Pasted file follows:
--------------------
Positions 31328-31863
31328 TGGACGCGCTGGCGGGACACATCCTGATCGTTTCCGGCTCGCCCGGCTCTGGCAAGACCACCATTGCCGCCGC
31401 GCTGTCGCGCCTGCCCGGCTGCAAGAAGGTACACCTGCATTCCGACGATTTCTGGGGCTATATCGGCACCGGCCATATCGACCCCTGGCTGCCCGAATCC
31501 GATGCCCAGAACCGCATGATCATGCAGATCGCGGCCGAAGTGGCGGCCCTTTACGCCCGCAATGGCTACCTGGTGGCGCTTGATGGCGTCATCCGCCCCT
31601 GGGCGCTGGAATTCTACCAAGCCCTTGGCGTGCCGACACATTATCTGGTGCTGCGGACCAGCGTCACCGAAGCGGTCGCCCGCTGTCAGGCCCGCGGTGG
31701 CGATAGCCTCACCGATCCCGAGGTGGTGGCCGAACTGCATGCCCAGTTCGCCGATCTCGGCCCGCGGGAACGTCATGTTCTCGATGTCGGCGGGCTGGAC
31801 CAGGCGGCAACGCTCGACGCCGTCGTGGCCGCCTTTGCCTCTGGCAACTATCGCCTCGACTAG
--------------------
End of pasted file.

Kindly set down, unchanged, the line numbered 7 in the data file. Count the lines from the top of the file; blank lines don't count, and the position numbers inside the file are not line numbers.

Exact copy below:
31801 CAGGCGGCAACGCTCGACGCCGTCGTGGCCGCCTTTGCCTCTGGCAACTATCGCCTCGACTAG